National Autistic Society

Charity registered in Scotland SC039427

The National Autistic Society exists to champion the rights and interests of all people with autism and to ensure that they and their families receive quality services appropriate to their needs.


Current opportunities

Why we need you Social groups are essential for autistic adults and young people seeking support. They provide a safe opportunity for individuals with autism to socialise with others who are also autistic, share their own experiences and listen to others. They play a vital role in helping to alleviate social isolation for autistic people, improve their confidence and increase social skills. The impact of Covid-19 restrictions have led to our groups taking place virtually as video calls. What you will be doing Attending the social group Supporting individuals to build their self-coping strategies and promote their self-management Giving all members of the group the opportunity to talk and interact if they wish to Help improve self-confidence, self-esteem and self-worth of people at the group Building up positive relationships with people at the groups and other volunteers Keeping in touch with the group leader and notifying if you are unable to attend At virtual groups The sessions take place on Microsoft Teams Monitoring the chat box and responding to questions/queries posted there Reading aloud comments members have posted in the chat box (as required) Keeping the conversation to the topic being discussed Supporting the group leaders in running the group smoothly Skills, experience and qualities useful for the role (but not essential) Understanding of autism (we provide training) Empathy and understanding Open-minded and willing to learn Good communication and Interpersonal skills Good level of self-awareness and own needs An ability to volunteer in a group setting, using initiative and common sense Reliable, consistent, dependable and trustworthy A broad range of interests would be an advantage but not essential You will need access to a computer/tablet, a good internet connection and a quiet space away from others in the household When and where Virtual Groups are homebased We would like you to volunteer for approx. 1 hour per week We would also like you to be involved in preparing activities such as quizzes etc for the group this would be approx. 1 hour per week Support Training will be provided relevant to the role, including autism awareness and Safeguarding, training will be via our e-learning modules You will be supported by the Social Programmes Manager and staff What you could get out of it Improve support to autistic individuals in your local area Access free training and learn new skills Meet new people A great opportunity to add to your CV We seek applications from anyone interested in the role, but particularly welcome applications from those on the autism spectrum. You will need to live locally to be able to do this role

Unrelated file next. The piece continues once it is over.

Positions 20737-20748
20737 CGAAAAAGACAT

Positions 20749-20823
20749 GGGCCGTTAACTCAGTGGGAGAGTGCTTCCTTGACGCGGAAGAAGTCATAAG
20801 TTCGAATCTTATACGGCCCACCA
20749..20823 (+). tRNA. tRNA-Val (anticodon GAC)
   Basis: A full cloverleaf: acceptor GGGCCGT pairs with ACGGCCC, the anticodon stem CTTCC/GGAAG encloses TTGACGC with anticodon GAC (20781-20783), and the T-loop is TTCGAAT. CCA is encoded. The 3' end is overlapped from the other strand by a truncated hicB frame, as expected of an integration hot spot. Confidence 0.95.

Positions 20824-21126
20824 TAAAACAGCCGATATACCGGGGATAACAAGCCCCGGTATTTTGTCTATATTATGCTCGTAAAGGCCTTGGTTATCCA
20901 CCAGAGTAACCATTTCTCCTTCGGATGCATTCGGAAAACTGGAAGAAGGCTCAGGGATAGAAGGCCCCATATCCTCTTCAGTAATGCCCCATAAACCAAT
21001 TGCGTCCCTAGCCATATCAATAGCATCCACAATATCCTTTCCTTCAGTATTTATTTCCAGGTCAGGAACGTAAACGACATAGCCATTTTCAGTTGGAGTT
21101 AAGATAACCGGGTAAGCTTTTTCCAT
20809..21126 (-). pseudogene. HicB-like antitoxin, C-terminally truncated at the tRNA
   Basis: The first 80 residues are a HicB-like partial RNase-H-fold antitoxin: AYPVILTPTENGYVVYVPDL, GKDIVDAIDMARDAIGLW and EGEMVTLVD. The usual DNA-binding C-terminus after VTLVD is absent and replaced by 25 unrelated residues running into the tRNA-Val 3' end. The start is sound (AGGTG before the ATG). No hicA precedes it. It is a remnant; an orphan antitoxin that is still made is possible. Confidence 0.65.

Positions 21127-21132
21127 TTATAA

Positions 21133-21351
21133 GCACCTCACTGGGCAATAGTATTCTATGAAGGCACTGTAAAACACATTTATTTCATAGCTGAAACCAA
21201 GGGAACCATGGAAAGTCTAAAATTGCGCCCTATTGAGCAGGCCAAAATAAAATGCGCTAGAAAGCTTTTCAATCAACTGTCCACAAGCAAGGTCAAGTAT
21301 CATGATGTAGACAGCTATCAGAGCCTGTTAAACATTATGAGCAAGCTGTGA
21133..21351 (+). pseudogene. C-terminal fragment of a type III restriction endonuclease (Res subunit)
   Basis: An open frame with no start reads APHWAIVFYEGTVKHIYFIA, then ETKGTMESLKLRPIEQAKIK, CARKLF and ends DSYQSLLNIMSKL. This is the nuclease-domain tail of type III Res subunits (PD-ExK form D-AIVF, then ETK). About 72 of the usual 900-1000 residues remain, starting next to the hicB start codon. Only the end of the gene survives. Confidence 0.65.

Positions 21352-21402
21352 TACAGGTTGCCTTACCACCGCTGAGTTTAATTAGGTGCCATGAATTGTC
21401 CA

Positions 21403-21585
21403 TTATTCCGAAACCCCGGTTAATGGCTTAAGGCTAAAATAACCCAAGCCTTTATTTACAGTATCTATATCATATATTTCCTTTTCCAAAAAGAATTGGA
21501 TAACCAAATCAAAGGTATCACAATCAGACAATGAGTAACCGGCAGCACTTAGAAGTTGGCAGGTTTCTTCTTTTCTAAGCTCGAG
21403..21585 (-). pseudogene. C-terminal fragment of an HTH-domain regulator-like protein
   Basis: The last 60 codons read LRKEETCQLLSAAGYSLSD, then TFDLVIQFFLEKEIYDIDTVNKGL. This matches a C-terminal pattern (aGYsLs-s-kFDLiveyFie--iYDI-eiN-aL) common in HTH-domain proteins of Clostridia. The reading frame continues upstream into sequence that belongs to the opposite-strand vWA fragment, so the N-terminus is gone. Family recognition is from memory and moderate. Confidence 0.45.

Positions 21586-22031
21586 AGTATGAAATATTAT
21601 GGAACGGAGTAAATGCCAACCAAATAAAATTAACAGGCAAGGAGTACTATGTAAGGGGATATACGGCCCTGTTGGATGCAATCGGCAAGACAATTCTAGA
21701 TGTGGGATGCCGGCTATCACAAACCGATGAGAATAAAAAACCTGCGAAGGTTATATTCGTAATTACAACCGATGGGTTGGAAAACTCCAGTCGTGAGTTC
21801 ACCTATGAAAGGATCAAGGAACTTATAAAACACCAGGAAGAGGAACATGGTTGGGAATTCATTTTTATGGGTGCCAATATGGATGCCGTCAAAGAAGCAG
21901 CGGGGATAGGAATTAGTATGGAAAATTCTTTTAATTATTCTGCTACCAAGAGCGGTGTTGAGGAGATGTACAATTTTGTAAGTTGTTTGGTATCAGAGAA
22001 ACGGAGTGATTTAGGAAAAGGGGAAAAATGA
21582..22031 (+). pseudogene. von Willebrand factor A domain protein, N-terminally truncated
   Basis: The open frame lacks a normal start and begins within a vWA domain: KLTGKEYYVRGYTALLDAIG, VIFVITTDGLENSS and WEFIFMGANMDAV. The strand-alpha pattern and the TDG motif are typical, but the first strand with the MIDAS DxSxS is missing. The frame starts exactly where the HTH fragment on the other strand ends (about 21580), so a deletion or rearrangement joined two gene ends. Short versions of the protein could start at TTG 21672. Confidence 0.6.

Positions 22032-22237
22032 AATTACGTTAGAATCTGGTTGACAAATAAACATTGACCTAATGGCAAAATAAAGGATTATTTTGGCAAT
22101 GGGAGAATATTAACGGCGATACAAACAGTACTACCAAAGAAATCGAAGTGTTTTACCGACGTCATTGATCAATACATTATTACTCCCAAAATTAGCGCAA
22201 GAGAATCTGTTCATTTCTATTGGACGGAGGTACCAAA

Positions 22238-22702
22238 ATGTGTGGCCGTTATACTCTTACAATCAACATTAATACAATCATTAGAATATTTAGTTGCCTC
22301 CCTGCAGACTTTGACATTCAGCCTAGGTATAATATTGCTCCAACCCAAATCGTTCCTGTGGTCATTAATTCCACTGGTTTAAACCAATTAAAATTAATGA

The charity has around 100 branches, all run by volunteers, who provide local support to autistic people and their families. Every branch is different and so are the activities they provide – they may run parent support groups, adult social groups, children’s activities, conferences or focus on providing information or campaigning. However, no matter how big or small, all branches are hugely valued by the people in their local area. Branches are run entirely by volunteers with advice and support from the national charity. Support groups are essential for parents and families seeking support. They provide an opportunity for families to meet others who are also living with a family member who has autism, they provide a safe environment for people with autism and their families to attend and meet and they offer an opportunity for families and individuals to share their own experience and listen to others. What you will be doing Ensuring members are informed when there are support groups meetings coming up (via official branch NAS e-mail, social media or text, for example). Advertising the support group (posters, leaflets, etc.) Attending the weekly support group sessions Sharing information (full training will be given). Signposting to other support, professionals, organisations etc. Welcoming new members. Liaising with other volunteers to ensure there is a volunteer present for the duration of the meeting. Accompanying group members in local outings. The skills you need Knowledge and experience of the autism spectrum is an advantage but not essential as we can provide training. Patience and understanding of the needs of others. Good organisational skills. The ability to see the world from a different perspective Approachable. Confident in taking the lead at introducing themselves and speaking to new people attending the group. An ability to make new people feel welcome. What's in it for you Improve support to autistic people and their families in your local area. Build up an understanding of autism by volunteering with autistic people. Access free training and learn new skills. Meet new people. A worthwhile achievement to add to your CV. Having fun whilst carrying out a valuable role. Volunteering can keep you mentally stimulated and provide you with a sense of purpose. This is a rewarding and fulfilling opportunity and will allow you to make a difference to those you are supporting and their families. When and where The support groups will be held online every, approximately every 8 weeks Attendance at branch committee meetings (roughly every month - online) Home based - Ideally you will live in the Highland area. Support • Designated Senior Branch Engagement Officer to answer any queries and provide support. • Written guidance on a range of branch communications. • You must complete any requested eLearning modules before you start volunteering. Your Senior Branch Engagement Officer will explain what you need to complete. • Insurance cover for all branch activities. • Agreed expenses reimbursed for attendance at any event organised by the branch support team